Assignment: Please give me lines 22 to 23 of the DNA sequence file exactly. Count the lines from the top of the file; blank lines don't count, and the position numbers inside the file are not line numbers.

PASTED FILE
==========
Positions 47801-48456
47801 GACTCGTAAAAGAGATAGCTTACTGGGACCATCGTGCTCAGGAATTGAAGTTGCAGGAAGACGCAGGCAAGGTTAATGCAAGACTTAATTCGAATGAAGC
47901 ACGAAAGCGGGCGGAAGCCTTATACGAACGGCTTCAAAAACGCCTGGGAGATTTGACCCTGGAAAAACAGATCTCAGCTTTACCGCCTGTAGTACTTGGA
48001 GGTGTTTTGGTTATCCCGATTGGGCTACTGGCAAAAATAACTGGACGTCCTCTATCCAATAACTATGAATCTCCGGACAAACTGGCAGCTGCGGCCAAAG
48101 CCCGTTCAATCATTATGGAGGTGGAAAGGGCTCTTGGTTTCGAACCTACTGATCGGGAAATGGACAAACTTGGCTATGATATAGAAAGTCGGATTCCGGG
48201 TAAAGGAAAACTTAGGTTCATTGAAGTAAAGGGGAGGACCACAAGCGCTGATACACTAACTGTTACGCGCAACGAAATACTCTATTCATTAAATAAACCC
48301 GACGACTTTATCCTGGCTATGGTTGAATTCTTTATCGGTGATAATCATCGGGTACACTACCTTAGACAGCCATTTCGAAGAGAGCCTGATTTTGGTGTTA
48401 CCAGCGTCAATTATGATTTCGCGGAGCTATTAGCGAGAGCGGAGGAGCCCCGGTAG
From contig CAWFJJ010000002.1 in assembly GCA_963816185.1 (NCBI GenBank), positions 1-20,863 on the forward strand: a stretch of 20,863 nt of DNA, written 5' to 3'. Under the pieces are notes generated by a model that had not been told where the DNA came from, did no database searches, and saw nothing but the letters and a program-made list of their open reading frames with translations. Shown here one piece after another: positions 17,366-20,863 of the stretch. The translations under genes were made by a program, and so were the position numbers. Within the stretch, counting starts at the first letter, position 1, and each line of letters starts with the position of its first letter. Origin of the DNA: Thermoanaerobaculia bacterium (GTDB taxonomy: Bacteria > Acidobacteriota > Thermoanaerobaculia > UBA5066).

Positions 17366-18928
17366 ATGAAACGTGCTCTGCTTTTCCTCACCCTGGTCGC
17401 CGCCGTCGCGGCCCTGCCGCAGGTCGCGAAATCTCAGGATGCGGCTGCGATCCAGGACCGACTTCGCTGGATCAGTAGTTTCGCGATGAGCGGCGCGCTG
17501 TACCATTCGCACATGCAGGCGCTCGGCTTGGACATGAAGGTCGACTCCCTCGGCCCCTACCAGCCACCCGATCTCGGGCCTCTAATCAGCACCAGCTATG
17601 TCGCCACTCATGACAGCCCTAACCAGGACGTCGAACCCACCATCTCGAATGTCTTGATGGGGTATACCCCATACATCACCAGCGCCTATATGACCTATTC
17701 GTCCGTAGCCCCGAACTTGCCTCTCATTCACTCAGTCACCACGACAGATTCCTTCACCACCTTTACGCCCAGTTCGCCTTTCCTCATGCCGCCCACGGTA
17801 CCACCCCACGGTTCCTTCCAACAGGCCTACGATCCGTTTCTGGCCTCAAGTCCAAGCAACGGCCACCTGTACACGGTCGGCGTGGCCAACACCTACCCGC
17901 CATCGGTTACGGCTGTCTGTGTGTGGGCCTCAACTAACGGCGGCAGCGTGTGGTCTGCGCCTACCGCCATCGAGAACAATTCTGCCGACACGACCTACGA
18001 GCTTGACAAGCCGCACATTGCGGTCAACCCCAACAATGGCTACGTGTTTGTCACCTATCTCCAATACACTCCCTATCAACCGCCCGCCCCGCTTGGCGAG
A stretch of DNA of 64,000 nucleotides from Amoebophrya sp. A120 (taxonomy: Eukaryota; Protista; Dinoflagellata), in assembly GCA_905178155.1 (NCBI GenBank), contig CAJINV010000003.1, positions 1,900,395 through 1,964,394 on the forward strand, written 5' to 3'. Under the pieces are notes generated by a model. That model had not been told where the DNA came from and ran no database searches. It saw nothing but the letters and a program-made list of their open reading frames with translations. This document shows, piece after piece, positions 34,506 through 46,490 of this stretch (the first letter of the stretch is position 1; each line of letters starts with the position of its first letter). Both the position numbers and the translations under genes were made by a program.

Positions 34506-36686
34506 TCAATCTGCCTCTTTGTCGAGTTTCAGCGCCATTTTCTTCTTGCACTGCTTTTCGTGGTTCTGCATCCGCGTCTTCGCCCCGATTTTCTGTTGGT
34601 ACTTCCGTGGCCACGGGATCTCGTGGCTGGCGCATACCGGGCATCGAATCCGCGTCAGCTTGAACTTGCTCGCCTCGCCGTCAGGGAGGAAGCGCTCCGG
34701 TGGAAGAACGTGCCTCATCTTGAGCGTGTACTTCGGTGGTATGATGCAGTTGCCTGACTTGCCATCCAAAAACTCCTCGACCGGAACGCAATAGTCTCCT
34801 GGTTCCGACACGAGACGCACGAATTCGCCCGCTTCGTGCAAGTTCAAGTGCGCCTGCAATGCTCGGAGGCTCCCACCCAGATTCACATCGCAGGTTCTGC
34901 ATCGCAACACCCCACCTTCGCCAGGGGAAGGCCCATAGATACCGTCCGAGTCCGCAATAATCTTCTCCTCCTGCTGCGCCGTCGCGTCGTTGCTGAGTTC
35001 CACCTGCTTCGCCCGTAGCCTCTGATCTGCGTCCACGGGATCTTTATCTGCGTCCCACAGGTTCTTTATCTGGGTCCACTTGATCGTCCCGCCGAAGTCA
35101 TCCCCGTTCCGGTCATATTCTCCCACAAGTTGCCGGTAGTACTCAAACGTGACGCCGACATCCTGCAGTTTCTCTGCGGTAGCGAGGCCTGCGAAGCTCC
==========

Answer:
34601 ACTTCCGTGGCCACGGGATCTCGTGGCTGGCGCATACCGGGCATCGAATCCGCGTCAGCTTGAACTTGCTCGCCTCGCCGTCAGGGAGGAAGCGCTCCGG
34701 TGGAAGAACGTGCCTCATCTTGAGCGTGTACTTCGGTGGTATGATGCAGTTGCCTGACTTGCCATCCAAAAACTCCTCGACCGGAACGCAATAGTCTCCT